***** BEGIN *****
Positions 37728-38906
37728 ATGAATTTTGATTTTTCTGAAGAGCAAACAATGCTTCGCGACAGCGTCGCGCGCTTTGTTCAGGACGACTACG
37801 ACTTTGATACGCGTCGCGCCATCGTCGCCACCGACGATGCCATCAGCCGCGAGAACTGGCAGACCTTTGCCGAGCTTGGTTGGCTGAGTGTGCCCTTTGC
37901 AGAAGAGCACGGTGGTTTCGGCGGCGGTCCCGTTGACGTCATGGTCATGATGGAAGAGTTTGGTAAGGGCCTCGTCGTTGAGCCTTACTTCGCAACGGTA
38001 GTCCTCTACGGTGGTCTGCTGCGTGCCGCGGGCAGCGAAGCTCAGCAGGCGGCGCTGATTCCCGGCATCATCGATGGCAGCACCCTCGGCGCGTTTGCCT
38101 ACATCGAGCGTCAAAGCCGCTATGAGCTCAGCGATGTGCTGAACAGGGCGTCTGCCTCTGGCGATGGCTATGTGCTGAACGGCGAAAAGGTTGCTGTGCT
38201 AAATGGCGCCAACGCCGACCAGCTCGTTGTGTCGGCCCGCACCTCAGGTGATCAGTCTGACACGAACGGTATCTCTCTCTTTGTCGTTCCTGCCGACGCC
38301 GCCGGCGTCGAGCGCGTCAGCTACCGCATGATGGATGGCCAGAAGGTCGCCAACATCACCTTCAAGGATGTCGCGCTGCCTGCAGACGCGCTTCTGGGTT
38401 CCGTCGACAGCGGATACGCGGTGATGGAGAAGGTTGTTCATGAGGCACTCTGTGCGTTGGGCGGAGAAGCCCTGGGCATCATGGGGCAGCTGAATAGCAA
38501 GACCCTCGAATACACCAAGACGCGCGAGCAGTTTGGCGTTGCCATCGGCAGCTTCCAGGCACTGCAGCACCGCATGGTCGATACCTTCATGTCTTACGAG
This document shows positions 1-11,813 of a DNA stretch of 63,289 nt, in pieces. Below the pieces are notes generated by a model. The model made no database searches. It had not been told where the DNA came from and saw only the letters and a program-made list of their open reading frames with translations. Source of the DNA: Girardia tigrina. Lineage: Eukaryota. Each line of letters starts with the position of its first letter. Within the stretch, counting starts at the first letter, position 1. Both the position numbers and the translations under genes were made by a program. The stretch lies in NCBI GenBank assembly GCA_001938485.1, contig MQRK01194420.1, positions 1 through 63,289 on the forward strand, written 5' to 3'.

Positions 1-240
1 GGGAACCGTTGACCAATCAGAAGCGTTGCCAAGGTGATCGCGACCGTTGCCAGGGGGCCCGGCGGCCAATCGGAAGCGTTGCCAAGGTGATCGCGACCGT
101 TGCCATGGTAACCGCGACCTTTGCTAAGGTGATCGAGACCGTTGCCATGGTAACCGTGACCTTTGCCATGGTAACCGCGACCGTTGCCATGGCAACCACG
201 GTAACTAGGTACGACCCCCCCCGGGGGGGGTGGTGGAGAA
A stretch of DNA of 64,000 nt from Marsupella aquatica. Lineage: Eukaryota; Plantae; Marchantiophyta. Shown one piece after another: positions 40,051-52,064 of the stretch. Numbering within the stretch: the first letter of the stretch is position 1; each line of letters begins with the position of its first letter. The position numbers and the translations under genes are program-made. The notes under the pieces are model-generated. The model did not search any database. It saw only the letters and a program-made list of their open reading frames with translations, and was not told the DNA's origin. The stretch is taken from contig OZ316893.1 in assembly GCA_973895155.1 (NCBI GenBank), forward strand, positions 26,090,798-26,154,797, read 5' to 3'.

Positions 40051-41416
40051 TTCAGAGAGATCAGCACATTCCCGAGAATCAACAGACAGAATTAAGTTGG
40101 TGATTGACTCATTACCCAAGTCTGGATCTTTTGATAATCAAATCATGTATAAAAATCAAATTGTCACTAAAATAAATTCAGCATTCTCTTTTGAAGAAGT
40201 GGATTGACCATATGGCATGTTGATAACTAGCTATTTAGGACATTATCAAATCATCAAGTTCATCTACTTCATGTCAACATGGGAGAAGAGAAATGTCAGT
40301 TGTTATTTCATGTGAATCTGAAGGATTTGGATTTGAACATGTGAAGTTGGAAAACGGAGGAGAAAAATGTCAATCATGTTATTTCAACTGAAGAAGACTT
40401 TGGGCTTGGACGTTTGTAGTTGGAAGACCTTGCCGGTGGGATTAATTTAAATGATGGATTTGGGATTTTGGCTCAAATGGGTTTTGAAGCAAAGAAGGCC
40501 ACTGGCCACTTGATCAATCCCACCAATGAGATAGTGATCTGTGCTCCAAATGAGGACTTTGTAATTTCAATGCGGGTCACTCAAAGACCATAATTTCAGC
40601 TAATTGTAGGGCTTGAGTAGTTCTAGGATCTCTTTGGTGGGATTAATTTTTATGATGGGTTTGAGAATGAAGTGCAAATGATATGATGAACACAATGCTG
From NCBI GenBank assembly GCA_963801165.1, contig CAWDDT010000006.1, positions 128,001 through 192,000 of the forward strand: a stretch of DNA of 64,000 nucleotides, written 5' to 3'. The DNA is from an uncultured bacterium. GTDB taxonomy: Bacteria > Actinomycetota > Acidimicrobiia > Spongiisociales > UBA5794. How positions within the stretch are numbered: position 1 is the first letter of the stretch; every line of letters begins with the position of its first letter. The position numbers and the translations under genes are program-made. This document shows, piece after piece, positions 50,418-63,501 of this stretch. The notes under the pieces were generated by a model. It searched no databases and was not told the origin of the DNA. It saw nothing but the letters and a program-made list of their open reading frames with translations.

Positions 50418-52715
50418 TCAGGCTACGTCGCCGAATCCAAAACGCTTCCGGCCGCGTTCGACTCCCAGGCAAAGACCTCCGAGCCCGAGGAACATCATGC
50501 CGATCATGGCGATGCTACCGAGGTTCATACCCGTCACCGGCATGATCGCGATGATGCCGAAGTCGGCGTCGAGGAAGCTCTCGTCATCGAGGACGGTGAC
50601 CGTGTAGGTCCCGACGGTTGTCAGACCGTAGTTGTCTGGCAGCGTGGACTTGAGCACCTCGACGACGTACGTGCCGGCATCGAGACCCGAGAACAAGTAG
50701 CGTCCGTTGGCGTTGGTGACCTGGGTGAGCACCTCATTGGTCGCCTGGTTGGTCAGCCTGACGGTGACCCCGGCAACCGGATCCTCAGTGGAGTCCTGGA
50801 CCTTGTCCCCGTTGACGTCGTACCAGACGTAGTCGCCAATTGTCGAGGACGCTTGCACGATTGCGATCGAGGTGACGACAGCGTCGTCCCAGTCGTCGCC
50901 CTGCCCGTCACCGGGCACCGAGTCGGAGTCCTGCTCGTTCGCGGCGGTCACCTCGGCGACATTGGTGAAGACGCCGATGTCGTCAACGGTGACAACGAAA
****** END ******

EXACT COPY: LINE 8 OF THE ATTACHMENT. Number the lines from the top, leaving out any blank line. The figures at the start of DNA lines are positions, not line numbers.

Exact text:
38301 GCCGGCGTCGAGCGCGTCAGCTACCGCATGATGGATGGCCAGAAGGTCGCCAACATCACCTTCAAGGATGTCGCGCTGCCTGCAGACGCGCTTCTGGGTT